Wednesday 20 August 2014

How to use a dreamcatcher

I'm going to be using a dreamcatcher in my book so I need research! Not too much depth - it only has a walk-on part - so the Googlenet should do very well. I just need to make sure the way I introduce it isn't inconsistent with historical reality or culturally problematic.


Everyone associates them with American Indians, but more specifically...?

The answer is that it's difficult to find out where they originated because a) they were ephemeral objects and few old ones survive; b) the traditions surrounding them were originally oral and therefore hard to date.

Possibly they were developed by the Ojibwe people and spread to other Indian and non-Indians groups quite recently (60s?). As they spread, oral traditions developed around them and 'back-dated' them within each group's consciousness. On the other hand, I've found one reference to dream-catcher like objects in pre-colonial Central American murals (but no reference to where these murals may be seen). I've seen Ojibwe dreamcatchers of the early 20th century which resembled spiderwebs rather than today's net shapes, and read one article which claimed the 'spiderweb' version was a modern variant. American Indian groups have diverse and sometimes mutually incompatible stories about their origins and mechanisms. Non-Indian groups recognize them as a 'dream-technology' of often unspecified Indian origin, and vary as to how they think they work.


The likeliest explanation is that they were a simple article made mostly for babies and small children. The web filtered out bad dreams while the feathers acted as a visual stimulus, much as mobiles do in contemporary western culture. Some traditions say the feathers guide good dreams to the sleeper, others that the dreamcatcher must face the rising sun so trapped nightmares can be exterminated by its light. One nice story says that as the Ojibwe tribe expanded, Spider Woman could no longer take care of all the children so mothers and grandmothers made substitute webs to hang above the cradles.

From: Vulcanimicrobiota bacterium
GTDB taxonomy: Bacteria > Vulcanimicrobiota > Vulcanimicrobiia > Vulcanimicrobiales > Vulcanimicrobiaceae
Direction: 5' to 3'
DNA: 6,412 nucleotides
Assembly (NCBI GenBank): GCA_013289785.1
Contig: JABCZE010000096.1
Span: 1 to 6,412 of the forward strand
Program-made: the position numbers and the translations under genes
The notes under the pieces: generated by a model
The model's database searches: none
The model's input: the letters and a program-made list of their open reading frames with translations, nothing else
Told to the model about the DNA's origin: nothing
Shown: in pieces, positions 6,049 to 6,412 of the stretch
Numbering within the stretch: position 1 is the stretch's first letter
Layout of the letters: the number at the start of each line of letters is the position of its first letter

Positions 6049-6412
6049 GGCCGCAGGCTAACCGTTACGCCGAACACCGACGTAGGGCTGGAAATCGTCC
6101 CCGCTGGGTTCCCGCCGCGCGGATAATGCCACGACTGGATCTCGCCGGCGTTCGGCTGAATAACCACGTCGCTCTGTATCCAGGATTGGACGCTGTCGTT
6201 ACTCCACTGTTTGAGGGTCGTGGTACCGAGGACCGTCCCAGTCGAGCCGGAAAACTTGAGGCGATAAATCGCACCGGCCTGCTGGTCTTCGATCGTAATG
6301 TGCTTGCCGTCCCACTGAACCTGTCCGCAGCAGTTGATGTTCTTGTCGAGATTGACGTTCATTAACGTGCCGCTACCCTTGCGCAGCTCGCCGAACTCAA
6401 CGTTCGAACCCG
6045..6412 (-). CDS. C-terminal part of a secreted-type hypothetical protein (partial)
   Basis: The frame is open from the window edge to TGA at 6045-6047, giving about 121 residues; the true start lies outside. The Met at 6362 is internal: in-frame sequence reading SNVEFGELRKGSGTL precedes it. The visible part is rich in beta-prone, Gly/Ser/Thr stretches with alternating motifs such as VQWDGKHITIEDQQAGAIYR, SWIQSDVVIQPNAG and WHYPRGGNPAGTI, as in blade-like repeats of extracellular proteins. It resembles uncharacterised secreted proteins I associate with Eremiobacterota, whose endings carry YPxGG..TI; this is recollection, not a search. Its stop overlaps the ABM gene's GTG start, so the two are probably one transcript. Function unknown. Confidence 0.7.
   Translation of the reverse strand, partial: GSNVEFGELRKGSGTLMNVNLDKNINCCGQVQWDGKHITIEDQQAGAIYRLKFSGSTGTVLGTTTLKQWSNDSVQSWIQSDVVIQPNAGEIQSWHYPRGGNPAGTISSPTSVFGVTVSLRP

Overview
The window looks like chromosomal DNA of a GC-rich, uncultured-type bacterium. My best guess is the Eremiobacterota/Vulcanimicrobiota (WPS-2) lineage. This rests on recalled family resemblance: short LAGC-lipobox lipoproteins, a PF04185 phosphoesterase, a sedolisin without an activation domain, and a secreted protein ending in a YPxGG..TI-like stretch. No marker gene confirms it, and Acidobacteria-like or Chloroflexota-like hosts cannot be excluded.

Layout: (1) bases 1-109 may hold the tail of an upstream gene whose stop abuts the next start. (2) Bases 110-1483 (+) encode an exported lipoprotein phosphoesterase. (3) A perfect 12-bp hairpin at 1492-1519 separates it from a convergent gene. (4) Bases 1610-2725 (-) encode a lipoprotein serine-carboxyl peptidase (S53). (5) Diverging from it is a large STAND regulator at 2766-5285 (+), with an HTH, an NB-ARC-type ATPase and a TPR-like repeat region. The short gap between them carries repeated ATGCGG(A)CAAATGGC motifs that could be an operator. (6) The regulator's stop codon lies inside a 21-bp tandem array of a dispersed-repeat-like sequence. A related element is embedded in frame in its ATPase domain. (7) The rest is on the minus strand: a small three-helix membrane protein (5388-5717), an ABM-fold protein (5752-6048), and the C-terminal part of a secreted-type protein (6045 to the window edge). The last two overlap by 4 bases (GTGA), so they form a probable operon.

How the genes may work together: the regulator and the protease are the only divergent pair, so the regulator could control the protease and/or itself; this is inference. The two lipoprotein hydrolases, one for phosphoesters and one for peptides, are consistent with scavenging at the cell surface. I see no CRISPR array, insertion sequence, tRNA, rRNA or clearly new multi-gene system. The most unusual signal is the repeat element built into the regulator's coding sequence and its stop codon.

This is something we writers need to pay quite a lot of attention to, so bear with me.

Dreamcatchers now include some truly astonishing works of art as well as a lot of kitsch American-Indianobilia. Although the original dreamcatcher wasn't a particularly sacred or proprietorial article, the commercialisation and New Age spiritualisation of American Indian culture upsets some people. The accessibility of the dreamcatcher means it's often used to introduce children of all cultures to American Indian culture. As a side-effect it sometimes starts functioning as a symbol of 'Everything I Know About Indians' rather than a 'Thing For Catching Dreams'. It's a heavy burden for a baby-soothing device to bear! Besides, lots of Indians have a whole lot of issues with the content of 'Everything I Know About Indians'.

Responses to this type of situation are very varied and contextual (examples here, here, here). There are conflicting needs and values at work: a) the need of Indian groups to subsist in difficult circumstances, such that it's annoying to see others profit from Indian artistic traditions; b) the desire to retain control of cultural meanings which might become swamped by non-Indian interpretations AND the need to control how Indians are perceived; but conversely c) the desire to forge positive relationships with other groups by sharing some parts of Indian culture and understanding. There's even the simple question of whether a person's cultural values lean towards fusion or authenticity.

Non-Indian children who've been exposed to the craft early enough also effectively have it 'bequeathed' to them more than they 'appropriate' it and may grow up to create artistic, commercialised or spiritualised versions on their own terms. Not to mention the New Agers, I've seen dreamcatchers which rely on very Europeanised traditions of lace-making and crochet for their webs... 


The million-dollar question...!

My daughter was offered one of the more kitsch dreamcatchers when she was still young enough to suffer from nightly bad dreams. I told her it 'might be able to stop them', hoping for some placebo effect. Perhaps it would reassure her, like a security blanket or a teddy bear? Not an unreasonable hope but unfortunately nothing would do for my kid but the nightmare-slaying power of direct maternal intervention! Your mileage may vary...

More importantly for me at the moment, will it work in my book?

Pretty well, on the whole. I'm starting from dreamcatchers in their contemporary context so everything about their origin and current distribution works for me. I wish I could integrate something about their role as a female-centered piece of parental technology, but I'm not sure I can fit it in. As for upsetting people, I'm not using the problematic New Age or 'Everything I Know About Indian' tropes at all. What I am doing is using the dreamcatcher in a culturally fluid way, partially 're-inventing' it for the purposes of a story. I don't expect to keep everyone happy while doing that, but what seemed important to me was to avoid an object whose meanings are highly charged (for example, one which can only be used by certain people, in certain ways, or has complex and specific meanings). My story is also structured in such as way that it 'quotes its sources' by which I mean that the Indian origin of dreamcatchers and the cultural process of 're-invention' are built in to  the narrative.

No comments:

Post a Comment